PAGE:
While none of these products could completely replace my keyboard, they did provide interesting alternatives, and a change can be as good as a rest. Using speech recognition to dictate a paragraph, for instance, gave my aching wrists some time to recover. Switching to one of the pen-based tablets provided a much more focused way to write without interruptions, and importing work into the computer afterwards was pretty easy. We may still be tied to our computers, but these products provide alternative ways to enter text that can help spark the creativity that we crave. And, for those of us who try to ride the train called language for a living, that’s a useful platform to stand on.
We learn to speak long before we learn to write, so what could be easier than talking to your computer? That’s the idea behind Dragon Home 15, the latest version of the veteran voice-recognition software. The $150 program integrates with your computer to listen to your voice, captured through a Bluetooth headset or wired microphone, and convert that into text. I tested it with a Logitech H800 headset, but Dragon itself sells a number of recommended headsets.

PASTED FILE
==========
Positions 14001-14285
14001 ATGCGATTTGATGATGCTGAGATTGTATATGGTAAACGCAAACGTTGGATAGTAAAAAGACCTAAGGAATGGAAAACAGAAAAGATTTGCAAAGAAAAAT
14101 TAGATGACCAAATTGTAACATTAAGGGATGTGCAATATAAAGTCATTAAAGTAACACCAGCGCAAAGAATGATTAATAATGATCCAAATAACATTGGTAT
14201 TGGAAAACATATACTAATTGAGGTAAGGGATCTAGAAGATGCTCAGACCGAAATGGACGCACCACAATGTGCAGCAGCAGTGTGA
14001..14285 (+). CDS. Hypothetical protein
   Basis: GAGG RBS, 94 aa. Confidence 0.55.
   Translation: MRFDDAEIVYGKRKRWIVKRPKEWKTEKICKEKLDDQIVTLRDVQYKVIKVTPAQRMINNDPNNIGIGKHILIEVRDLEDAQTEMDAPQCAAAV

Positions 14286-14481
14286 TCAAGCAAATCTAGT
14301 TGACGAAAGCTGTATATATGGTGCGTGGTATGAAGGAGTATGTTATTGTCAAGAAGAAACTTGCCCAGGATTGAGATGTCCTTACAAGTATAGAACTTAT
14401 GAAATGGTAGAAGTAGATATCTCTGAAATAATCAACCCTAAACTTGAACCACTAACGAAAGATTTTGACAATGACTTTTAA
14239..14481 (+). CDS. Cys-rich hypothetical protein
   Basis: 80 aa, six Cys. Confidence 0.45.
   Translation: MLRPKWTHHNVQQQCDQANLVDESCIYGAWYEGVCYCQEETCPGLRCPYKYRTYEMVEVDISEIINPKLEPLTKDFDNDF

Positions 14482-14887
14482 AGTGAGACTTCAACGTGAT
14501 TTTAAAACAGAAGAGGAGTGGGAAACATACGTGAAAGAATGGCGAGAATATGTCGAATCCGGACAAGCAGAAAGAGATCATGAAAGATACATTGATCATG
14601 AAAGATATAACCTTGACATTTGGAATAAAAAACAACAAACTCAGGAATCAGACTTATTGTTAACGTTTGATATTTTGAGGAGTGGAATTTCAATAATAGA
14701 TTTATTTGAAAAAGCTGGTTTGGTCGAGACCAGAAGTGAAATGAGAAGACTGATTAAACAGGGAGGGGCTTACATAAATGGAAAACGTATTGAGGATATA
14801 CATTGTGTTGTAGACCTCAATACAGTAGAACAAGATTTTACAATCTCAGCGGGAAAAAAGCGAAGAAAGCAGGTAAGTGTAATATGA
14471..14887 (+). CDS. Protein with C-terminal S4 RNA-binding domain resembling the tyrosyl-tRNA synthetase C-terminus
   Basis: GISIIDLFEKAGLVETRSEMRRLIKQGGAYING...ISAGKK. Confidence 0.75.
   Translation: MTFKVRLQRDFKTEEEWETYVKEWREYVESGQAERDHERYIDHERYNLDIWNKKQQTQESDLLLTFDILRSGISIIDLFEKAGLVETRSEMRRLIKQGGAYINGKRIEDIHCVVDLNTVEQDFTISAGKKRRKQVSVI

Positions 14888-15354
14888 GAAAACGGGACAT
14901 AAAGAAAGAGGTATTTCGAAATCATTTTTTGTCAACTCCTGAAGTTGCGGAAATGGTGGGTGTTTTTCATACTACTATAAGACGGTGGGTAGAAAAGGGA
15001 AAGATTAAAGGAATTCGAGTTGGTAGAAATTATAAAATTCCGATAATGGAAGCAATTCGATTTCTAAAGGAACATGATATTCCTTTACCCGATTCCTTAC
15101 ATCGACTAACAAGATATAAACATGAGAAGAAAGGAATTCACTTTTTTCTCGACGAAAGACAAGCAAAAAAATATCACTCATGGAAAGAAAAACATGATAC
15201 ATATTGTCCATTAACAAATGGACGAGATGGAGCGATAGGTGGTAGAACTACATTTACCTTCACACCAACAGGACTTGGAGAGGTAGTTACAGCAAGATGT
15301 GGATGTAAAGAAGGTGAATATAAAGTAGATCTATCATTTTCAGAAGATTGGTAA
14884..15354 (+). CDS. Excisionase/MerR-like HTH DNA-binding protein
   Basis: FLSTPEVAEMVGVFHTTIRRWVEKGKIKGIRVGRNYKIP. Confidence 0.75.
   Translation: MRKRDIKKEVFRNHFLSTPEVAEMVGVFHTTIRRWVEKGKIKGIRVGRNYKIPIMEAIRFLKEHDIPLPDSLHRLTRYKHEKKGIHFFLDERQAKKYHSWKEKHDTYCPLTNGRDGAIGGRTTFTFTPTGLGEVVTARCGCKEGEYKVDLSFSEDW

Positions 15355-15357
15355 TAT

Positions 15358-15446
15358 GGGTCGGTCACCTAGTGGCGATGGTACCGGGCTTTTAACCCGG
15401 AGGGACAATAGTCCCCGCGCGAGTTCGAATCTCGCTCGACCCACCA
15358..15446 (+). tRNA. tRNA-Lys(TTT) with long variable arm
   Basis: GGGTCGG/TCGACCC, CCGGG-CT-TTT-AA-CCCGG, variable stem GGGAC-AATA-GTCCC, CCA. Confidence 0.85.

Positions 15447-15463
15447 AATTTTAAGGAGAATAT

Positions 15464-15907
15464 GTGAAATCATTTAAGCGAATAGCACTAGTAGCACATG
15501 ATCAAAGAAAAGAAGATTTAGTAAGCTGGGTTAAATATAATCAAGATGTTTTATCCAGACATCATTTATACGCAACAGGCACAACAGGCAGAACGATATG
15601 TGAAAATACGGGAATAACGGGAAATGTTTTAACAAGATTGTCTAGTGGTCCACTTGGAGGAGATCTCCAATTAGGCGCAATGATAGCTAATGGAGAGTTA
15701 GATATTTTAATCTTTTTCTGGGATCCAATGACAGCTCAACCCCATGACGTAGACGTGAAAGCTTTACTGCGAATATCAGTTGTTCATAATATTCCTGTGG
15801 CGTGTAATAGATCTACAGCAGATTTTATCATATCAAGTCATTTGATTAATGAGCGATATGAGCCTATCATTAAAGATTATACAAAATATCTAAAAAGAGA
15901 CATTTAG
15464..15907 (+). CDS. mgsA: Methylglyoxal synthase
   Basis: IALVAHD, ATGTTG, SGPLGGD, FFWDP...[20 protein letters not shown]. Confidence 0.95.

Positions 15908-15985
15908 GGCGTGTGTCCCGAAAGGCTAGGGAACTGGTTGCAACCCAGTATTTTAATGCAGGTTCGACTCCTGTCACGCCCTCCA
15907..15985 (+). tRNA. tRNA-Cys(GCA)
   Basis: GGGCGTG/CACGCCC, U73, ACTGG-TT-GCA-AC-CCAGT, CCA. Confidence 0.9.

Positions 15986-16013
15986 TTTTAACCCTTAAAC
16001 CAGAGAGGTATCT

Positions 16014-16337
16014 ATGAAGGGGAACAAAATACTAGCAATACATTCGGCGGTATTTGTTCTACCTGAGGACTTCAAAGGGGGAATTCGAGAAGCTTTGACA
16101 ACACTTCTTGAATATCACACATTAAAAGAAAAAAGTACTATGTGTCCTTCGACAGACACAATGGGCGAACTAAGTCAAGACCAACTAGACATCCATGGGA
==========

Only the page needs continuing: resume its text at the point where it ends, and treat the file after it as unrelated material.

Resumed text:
Much like ourselves as small children, Dragon Home needs some work to get going with language. Although the product was pretty accurate out of the box, it seemed to struggle on some words: permit was variously interpreted as make it, connect and other words that don’t sound that similar to me, especially when the word was spoken on its own as an attempt to edit existing text, which is a rather clumsy process. That might be more to do with my increasingly mid-Atlantic accent, though. There was also a noticeable pause between speaking and text appearing on screen, a gap that sometimes broke my train of thought. Buy it for $150.
Many modern laptops come with a built-in alternative to the keyboard. Add the $70 Microsoft Surface Pen to the $899 Surface Pro 6 laptop running a Windows Ink–enabled program like Microsoft OneNote, and you get a new way to input text: scribbling on the screen. Think of it as a piece of digital paper that you can scrawl on. When you are done, you can convert your handwriting to cut-and-pasteable text by selecting it and choosing Ink to Text in the menu.